Germany's top court reins in state access to online data

It's too easy for German intelligence services to pull personal data, a court found
It's too easy for German intelligence services to pull personal data, a court found

Germany's highest court on Friday said security services had too much unfettered access to people's online data and ordered legislation to be revised to set higher hurdles.

German intelligence services and police agencies currently have the right to ask telecom and internet companies for user info ranging from names and birth dates to passwords and IP addresses, to help their investigations in areas like counterterrorism and cyber crime.

But the Constitutional Court in Karlsruhe agreed with complaints brought by privacy activists that the access to data was excessive and an unconstitutional violation of citizens' right to telecoms privacy.

In their ruling, judges said the current powers to retrieve data were "disproportionate".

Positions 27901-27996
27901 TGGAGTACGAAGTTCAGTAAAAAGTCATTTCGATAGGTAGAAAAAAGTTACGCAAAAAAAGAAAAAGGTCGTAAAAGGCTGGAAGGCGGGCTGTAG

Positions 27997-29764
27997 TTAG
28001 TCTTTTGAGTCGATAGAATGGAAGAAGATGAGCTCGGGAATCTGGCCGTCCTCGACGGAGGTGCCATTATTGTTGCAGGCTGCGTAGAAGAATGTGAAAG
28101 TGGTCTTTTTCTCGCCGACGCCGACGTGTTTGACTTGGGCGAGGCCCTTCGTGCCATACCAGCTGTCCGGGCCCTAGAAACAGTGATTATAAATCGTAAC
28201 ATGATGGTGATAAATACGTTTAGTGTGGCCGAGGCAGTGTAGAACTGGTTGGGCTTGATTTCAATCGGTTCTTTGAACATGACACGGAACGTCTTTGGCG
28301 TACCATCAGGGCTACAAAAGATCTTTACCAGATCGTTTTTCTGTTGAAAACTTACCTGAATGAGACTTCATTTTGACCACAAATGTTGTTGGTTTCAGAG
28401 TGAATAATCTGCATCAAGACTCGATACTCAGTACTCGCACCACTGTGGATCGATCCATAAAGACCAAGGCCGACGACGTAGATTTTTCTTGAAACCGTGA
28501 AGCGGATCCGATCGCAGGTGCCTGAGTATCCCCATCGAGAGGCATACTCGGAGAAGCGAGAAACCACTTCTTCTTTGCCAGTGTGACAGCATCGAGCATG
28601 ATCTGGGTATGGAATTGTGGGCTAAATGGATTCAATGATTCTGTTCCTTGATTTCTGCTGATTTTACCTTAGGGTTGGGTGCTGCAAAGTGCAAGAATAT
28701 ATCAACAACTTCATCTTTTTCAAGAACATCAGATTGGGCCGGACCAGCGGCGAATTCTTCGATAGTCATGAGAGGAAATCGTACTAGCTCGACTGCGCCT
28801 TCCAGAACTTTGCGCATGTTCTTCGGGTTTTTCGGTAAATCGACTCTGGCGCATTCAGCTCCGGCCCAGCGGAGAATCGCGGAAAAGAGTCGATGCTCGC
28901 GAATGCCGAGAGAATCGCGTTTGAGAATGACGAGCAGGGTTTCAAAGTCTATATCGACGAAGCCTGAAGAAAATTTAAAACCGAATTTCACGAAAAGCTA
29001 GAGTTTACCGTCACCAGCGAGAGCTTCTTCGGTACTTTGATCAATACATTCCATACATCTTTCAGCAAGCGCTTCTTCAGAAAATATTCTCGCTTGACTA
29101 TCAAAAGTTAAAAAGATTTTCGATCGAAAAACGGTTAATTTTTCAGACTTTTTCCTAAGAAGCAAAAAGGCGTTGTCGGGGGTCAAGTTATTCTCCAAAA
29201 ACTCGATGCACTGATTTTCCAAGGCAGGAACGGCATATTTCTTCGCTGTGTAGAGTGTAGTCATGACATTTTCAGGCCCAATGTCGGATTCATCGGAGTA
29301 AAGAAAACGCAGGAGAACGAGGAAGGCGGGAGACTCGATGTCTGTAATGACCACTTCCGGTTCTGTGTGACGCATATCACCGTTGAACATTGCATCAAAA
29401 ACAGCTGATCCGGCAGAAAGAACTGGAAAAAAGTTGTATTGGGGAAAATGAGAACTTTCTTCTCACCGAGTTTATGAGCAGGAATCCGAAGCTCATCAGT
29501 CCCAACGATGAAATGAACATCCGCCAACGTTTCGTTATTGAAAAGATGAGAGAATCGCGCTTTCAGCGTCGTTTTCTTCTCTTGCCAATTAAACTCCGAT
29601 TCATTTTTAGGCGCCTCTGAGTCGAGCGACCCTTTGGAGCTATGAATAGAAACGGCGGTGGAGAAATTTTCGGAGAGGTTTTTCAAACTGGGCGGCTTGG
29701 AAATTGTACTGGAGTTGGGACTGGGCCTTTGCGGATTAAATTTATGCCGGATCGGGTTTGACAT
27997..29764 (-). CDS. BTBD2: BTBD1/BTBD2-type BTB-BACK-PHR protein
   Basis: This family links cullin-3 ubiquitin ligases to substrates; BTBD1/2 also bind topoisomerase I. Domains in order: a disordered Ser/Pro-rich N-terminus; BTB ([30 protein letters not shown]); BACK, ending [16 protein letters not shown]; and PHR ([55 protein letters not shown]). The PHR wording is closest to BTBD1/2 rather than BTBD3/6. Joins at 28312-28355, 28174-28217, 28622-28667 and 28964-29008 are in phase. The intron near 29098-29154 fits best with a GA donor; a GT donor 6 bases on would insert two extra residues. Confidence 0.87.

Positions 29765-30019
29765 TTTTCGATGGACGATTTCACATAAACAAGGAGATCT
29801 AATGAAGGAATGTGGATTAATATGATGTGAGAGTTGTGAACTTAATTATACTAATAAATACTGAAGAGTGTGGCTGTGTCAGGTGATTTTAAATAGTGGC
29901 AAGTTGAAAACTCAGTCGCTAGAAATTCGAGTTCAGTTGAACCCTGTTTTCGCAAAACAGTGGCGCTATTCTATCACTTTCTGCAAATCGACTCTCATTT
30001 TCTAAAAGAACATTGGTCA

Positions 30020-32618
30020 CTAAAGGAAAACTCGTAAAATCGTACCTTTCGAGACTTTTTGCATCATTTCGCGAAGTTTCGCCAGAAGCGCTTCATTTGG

"It cannot be permissible to indiscriminately request information on data," they said.

Judges said they agreed that intelligence bodies sometimes needed to pull personal data from smartphones or other devices to maintain .

But they said this should only be done in cases of "a specific danger" or "an initial suspicion of criminal conduct" in the context of an investigation, and not to facilitate investigators' work "in general".

German legislators have until the end of 2021 to amend the telecommunications law to include "thresholds for the use of these powers".

The ruling comes in response to several lawsuits, including one by Patrick Breyer, an MEP from Germany's Pirate Party that campaigns for internet freedoms.

More than 6,000 people signed a petition backing his complaint.


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